I had to phone several days in a row. I did so at what I thought might be the time he would be in his room but not asleep – around 9:00 P.M EST. I phoned so often that the receptionist called me by name towards the end.

      I started by telling him how much I love the Dodgers. I knew he would like that. We talked mainly about coming to Vero – very briefly – and how to get autographs. Once again, he thanked me for the call.

      My Dad didn’t see it as a big deal. This is the same Dad that got the Willie Mays HR ball in old Jarry Park in Montreal. I only learned about it years later. I thought he was kidding when I asked about the ball but my Mom confirmed it. She would never kid me about anything baseball related. I am bringing that ball to CBR – part of my Dad – to try to get Matt to sign it. It is a Spalding with Warren Giles smudged signature. Willie must have smacked it there.

      I still don’t see how they hit that little round ball even as often as they do.

      By the way, if Tommy hadn’t given me a ball, I had nothing with me to sign. My cards, pictures, etc. were in a case with my dad. Jamie and I were on his photo mission not expecting an autograph possibility. How does the saying go: “You just never know who you might meet.”


    Yep! No doubt about it Harold I look forward to hearing more about this one in Phoenix!! That is truly a gem! Thank you so much for sharing it.

  3. Truebluewill says:

    Harold, what a great story!!! That took a lot of guts for you to call him, I never would have thought of doing something like that. You should bring that ball with you and show it to Tommy and see if he remembers that incident. I would love to see the ball myself and hear more about your trip to Vero Beach.

  4. Evan Bladh says:

    And people wonder why we’re Dodger fans. It is P.R. like this that Tommy always understood. He’d treat fans special. He’d take the time to show he cared. He preached Dodger blue 24/7. I love this story Harold. Thanks for sharing.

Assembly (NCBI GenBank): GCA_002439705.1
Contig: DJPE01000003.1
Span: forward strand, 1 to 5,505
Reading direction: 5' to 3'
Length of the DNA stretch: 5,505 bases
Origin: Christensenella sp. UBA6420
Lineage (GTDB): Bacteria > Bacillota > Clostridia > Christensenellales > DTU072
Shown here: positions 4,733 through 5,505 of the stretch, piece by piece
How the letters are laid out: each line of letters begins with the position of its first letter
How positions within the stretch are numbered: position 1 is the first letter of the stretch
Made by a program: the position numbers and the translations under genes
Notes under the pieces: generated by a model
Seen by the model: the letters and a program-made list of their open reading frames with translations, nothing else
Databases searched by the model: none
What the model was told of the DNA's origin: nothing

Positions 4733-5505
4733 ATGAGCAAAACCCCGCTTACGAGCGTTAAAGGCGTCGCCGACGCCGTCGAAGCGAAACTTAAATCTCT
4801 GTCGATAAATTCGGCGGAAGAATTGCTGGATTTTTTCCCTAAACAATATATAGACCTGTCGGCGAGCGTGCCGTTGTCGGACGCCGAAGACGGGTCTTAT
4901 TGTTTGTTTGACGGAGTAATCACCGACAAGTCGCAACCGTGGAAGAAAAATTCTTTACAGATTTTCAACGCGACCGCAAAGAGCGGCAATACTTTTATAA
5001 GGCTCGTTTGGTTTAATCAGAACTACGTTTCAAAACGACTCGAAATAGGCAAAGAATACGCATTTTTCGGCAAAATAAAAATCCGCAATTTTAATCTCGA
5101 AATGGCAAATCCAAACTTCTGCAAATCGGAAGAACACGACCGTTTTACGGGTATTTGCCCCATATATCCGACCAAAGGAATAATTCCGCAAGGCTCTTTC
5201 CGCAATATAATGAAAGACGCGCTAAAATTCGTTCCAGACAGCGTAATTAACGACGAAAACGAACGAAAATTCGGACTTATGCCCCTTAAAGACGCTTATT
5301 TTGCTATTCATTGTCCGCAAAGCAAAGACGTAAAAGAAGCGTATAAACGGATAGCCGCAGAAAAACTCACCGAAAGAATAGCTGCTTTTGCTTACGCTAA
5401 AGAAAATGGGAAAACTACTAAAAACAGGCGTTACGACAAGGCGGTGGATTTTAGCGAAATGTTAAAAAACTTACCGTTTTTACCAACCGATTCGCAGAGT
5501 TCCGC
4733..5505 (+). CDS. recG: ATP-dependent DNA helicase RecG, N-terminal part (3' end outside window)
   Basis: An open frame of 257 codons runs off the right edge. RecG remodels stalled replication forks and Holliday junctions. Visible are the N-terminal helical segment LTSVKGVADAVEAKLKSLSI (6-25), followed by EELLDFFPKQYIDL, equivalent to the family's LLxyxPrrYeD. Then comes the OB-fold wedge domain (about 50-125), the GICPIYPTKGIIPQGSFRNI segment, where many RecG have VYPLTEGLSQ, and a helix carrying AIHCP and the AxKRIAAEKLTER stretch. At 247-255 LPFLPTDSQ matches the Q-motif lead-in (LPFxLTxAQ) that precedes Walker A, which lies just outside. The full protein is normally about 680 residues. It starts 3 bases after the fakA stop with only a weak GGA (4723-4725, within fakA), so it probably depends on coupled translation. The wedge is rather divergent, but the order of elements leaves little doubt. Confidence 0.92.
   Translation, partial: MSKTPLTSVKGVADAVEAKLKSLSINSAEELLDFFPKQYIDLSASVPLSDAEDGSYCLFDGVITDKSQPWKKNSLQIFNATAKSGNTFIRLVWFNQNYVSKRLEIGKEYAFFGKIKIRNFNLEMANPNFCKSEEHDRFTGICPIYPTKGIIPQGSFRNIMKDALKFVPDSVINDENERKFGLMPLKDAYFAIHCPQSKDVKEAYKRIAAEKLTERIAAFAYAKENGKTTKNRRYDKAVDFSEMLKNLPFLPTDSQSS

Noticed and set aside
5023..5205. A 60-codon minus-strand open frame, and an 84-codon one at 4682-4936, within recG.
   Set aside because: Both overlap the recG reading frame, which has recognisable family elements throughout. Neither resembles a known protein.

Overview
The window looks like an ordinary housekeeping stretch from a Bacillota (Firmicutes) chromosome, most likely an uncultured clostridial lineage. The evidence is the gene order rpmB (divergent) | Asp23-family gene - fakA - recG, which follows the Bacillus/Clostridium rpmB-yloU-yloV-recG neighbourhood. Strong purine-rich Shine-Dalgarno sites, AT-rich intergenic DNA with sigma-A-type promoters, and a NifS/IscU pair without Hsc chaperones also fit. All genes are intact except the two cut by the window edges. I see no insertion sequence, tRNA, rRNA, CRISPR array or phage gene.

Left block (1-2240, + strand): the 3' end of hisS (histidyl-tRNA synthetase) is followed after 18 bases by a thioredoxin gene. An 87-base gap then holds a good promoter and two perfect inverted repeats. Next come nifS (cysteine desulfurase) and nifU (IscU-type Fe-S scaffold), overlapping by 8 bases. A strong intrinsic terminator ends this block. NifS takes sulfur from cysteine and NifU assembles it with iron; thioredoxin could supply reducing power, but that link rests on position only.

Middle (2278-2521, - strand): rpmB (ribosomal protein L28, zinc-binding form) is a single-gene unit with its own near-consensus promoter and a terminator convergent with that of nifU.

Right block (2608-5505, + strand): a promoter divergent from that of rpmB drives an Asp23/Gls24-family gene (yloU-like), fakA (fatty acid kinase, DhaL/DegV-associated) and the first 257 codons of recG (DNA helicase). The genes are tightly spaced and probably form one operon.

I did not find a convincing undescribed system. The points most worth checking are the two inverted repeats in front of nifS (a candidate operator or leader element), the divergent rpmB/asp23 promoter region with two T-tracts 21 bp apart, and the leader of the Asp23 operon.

5. ebbetsfld says:

    Tommy is the ultimate Dodger promoter (and he doesn’t do too badly for Tommy either!) and this story is a great example of the man Tommy is. Years ago we took our kids down to Cincinnati and stayed in the Dodgers’ hotel. I took my son to breakfast in the hotel coffee shop hoping to get a glimpse of some of the players. Sure enough we did and Mark got autographs from Steve Yeager, Joe Ferguson and a few others. All of a sudden Tommy walked by and Mark blurted out, “Tommy, may I have your autograph, please?” Tommy replied, “Sure you can…if you call me Mr. Lasorda.” Mark, who was 10 at the time, said “I’m sorry, Mr. Lasorda may I please have your autograph?” Tommy gave him the autograph, Mark said, “Thank you, Mr. Lasorda”, and Tommy turned to me and said, “You’re raising the kid right!”
    Thanks for sharing, Harold.

  6. Ron Cervenka says:

    Harold – If you are willing to stand in line for an hour or so at spring training, I will gladly stand with you just to hear you and he reminisce your Vero Beach story (and take a few photos). I can absolutely positively guarantee you that Tommy will remember that encounter from 29 years ago.

    As an interesting side note, Lasorda NEVER signs an autograph “Tommy” – it is always “Tom” – and that’s a fact.

    Also – he very rarely (if ever) signs baseball bats. He was a pitcher, for Heaven’s sake. Haha!

  7. OldBrooklynFan says:

    One thing, Harold, I’m amazed at is, you calling Dodgertown to speak to Tommy Lasorda. How on earth did you find something to talk about? I mean it’s amazing that you actually planned to speak to him.
    I met Tommy on two occasions, once at Shea Stadium, with an inkless pen and once at Bamonte’s restaurant in Brooklyn, where I finaly got his autograph. I missed him in LA.
    Well I quess your an old pro at ST camps. This will be my first time and I regret never going to Vero Beach.

  8. KSparkuhl says:

    Harold!! I remember this story from your telling it to us several years ago. I just loved hearing it again! I remember seeing that photo of you and tommy but don’t ever remember seeing the photo of the ball. Those are indeed special!

    Are you planning to take a copy of the photo with you? That would be something to help jog Tommy’s memory… not that he’d need it, as 53 says, but it would be fun to see his reaction when he looked at it.

    BTW, 53… I think Joe’s “inkless pen” comment refers to the time Joe sat around hoping to get Tommy’s autograph and realized his pen had ran out of ink! It could only happen to YOU, Joe!! Make sure you bring a new pen to spring training… hopefully one with ink, and one that doesn’t bleed blue all over your face again!

  9. lindav says:

    Great story Harold. You’ll certainly have a chance to see him at ST if he’s well. He often sets up a table and signs for and hour or 2. Be sure to bring that photo.

  10. MFGRREP says:

    Harold, you are going to have a blast at ST13, especially on the back fields where all the minor leaguers go and where Tommy usually hangs out !!